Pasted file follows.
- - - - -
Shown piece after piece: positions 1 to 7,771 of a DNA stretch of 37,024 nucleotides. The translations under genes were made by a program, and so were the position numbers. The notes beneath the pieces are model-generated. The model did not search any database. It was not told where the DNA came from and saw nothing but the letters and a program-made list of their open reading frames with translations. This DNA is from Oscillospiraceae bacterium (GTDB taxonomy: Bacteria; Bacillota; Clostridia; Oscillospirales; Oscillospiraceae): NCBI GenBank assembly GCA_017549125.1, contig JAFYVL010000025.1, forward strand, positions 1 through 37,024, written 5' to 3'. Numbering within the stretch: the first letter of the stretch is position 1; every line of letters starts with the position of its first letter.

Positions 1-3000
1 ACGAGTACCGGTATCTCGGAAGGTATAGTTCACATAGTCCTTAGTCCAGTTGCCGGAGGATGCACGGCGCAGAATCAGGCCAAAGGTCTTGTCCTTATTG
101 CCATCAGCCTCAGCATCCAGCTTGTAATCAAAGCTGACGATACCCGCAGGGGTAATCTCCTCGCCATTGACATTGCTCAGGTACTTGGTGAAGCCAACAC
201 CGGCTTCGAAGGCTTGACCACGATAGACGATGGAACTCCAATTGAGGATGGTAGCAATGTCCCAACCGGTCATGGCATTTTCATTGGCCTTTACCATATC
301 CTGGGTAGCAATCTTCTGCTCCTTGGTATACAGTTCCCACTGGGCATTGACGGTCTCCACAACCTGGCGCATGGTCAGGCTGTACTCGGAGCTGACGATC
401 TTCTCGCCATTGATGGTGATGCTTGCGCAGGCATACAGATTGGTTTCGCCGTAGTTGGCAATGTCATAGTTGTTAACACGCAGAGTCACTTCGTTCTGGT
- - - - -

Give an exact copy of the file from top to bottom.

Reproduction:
Shown piece after piece: positions 1 to 7,771 of a DNA stretch of 37,024 nucleotides. The translations under genes were made by a program, and so were the position numbers. The notes beneath the pieces are model-generated. The model did not search any database. It was not told where the DNA came from and saw nothing but the letters and a program-made list of their open reading frames with translations. This DNA is from Oscillospiraceae bacterium (GTDB taxonomy: Bacteria; Bacillota; Clostridia; Oscillospirales; Oscillospiraceae): NCBI GenBank assembly GCA_017549125.1, contig JAFYVL010000025.1, forward strand, positions 1 through 37,024, written 5' to 3'. Numbering within the stretch: the first letter of the stretch is position 1; every line of letters starts with the position of its first letter.

Positions 1-3000
1 ACGAGTACCGGTATCTCGGAAGGTATAGTTCACATAGTCCTTAGTCCAGTTGCCGGAGGATGCACGGCGCAGAATCAGGCCAAAGGTCTTGTCCTTATTG
101 CCATCAGCCTCAGCATCCAGCTTGTAATCAAAGCTGACGATACCCGCAGGGGTAATCTCCTCGCCATTGACATTGCTCAGGTACTTGGTGAAGCCAACAC
201 CGGCTTCGAAGGCTTGACCACGATAGACGATGGAACTCCAATTGAGGATGGTAGCAATGTCCCAACCGGTCATGGCATTTTCATTGGCCTTTACCATATC
301 CTGGGTAGCAATCTTCTGCTCCTTGGTATACAGTTCCCACTGGGCATTGACGGTCTCCACAACCTGGCGCATGGTCAGGCTGTACTCGGAGCTGACGATC
401 TTCTCGCCATTGATGGTGATGCTTGCGCAGGCATACAGATTGGTTTCGCCGTAGTTGGCAATGTCATAGTTGTTAACACGCAGAGTCACTTCGTTCTGGT